The concept of using both a furnace and heat pump may sound a little unusual at first. After all, why would you need two heating systems? While furnaces and heat pumps both deliver energy-efficient heat, the differences in their design genuinely make installing both of them a worthwhile option. It’s not for everybody, but in the right conditions you will definitely benefit from owning a furnace and a heat pump.
You should take a look at several factors in order to determine if this sort of setup helps you. Your local climate and the square footage of your home are both highly important, namely for the heat pump. This is because many models of heat pumps will run less effectively in winter weather and large homes. At the same time, you can still take advantage of heat pump installation in Central Point.
Heat Pumps May Be Less Reliable in Cold Weather
Heat pumps are typically less effective in colder weather as a result of how they create climate control to begin with. Unlike furnaces, which burn fuel to generate heat, a heat pump reverses its stream of refrigerant to pull heat from outdoor air. This heat is then pulled inside and circulated all through your home. Provided there is still a bit of heat energy in the air, a heat pump should function. But the cooler the temperature, the less reliable this process is.
The less heat energy is accessible outside, the more time is needed for a heat pump to draw heat indoors to maintain your ideal temperature. It may depend on the type of make and model, but heat pumps may start to drop in efficiency at temperatures of 40 degrees and below. They still remain an energy-efficient option until 20-25 degrees, at which point a gas furnace will be more effective.
What Temperatures Do Heat Pumps Work Best In?
Heat pumps work best in temperate climates 40 degrees and up. Having said that, you don’t have to give up on the benefits of a heat pump just because the local climate is colder. In fact, that’s why using both a furnace and heat pump may be worth the cost. You can use the heat pump for energy-efficient heat until the weather is cool enough to warrant shifting to something like a gas furnace.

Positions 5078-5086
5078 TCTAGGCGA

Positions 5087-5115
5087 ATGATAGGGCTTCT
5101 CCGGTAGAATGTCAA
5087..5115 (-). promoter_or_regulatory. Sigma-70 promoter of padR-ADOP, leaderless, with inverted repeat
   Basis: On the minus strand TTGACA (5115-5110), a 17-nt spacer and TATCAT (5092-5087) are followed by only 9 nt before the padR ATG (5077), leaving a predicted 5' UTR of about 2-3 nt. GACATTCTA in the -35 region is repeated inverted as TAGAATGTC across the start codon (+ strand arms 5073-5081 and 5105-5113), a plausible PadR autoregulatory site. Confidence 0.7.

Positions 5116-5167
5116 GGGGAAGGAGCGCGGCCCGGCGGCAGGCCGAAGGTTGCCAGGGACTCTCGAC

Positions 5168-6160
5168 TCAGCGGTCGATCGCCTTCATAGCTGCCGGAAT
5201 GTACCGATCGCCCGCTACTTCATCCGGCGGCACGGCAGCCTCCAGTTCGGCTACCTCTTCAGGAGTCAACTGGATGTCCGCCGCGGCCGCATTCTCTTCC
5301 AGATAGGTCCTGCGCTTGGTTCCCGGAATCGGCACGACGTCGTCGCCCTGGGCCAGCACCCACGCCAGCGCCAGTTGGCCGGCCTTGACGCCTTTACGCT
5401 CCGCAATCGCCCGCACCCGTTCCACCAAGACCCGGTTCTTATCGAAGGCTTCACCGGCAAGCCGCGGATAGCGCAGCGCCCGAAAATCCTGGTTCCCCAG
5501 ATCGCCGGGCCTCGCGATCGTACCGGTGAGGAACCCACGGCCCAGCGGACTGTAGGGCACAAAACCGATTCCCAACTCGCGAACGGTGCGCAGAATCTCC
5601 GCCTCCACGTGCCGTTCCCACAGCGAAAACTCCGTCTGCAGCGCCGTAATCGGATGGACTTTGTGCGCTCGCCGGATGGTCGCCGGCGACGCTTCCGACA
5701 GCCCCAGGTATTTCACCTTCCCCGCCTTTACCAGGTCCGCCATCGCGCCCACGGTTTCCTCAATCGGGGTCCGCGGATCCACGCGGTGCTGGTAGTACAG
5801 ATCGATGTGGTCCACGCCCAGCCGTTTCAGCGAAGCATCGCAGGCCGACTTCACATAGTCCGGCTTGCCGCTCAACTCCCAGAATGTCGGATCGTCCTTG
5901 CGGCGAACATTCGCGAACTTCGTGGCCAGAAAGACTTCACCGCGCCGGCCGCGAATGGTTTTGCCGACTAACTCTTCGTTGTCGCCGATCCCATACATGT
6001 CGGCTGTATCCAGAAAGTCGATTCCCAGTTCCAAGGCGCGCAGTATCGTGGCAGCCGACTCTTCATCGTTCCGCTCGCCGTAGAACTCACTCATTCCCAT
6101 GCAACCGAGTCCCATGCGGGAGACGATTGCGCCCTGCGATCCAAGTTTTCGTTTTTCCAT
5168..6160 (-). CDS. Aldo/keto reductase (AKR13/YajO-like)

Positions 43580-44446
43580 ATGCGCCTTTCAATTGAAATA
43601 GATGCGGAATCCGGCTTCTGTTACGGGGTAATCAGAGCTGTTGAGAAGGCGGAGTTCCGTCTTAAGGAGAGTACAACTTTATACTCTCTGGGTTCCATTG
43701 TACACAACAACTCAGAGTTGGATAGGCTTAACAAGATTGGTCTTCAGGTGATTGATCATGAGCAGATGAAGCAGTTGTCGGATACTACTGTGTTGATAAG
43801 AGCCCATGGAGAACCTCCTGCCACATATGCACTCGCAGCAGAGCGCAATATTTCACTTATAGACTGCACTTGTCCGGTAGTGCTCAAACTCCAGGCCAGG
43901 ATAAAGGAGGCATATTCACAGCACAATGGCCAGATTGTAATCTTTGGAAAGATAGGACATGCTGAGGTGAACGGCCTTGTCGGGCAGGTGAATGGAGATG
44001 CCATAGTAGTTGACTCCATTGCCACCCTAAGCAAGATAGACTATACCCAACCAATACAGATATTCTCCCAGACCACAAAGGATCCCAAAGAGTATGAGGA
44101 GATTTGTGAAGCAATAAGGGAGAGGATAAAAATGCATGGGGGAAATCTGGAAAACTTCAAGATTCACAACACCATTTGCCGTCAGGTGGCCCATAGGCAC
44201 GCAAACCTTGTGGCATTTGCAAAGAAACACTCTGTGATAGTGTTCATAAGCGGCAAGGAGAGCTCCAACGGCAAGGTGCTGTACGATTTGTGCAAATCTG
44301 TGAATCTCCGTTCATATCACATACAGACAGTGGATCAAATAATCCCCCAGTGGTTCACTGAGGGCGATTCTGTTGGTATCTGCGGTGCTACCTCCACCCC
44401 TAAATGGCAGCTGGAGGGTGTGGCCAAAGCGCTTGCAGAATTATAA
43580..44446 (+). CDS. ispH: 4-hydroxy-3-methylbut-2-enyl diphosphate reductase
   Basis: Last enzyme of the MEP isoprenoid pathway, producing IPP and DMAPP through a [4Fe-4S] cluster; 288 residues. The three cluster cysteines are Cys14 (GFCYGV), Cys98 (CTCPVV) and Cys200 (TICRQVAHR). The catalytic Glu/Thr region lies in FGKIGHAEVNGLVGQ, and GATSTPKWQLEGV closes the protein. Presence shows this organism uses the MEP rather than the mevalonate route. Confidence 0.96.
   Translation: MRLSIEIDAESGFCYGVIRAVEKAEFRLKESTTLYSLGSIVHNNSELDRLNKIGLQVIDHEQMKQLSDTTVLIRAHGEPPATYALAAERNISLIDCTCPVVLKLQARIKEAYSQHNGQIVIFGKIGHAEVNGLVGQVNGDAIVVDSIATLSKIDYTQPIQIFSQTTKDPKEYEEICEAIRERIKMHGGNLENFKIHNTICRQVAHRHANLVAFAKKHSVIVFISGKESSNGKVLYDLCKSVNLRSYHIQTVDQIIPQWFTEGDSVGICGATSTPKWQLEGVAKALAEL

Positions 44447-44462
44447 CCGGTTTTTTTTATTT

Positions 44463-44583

Certain makes and models boast greater effectiveness in cold weather. For example, the Lennox MLA heat pump is capable of working at 100% capacity at 0°F. It can even remain functional in temperatures as cold as -22°F. For maximum energy efficiency, you’ll likely still want to swap to the furnace in severely cold weather.
So Should I Put In a Heat Pump If I Own a Gas Furnace?
If you’re thinking about maintaining the most energy-efficient HVAC system possible, having a heat pump and gas furnace at the same time warrants the investment. Not only is a dual-heating system adaptable, but it provides other perks like:
- A source of backup heating – A redundant heating system means even if one stops working, you still have the ability to heat your home. It won't always be the most energy efficient, but it’s better than living in an unheated home while you wait for repairs
- Lower energy costs – The ability to select which heating system you use according to the highest energy efficiency reduces your total costs. Smaller heating bills over the lifetime of these heating systems can really add up to a lot of savings
- Less strain on both systems – Instead of running one system all winter long, heating responsibilities are separated between the furnace and heat pump. Crucial hardware may live longer as they’re not under constant use.
If you’re still uncertain about heat pump installation in Central Point, don’t hesitate to get in touch with your local expert technicians. They can review your home’s comfort needs and help you decide if a dual-heating HVAC system is the better option.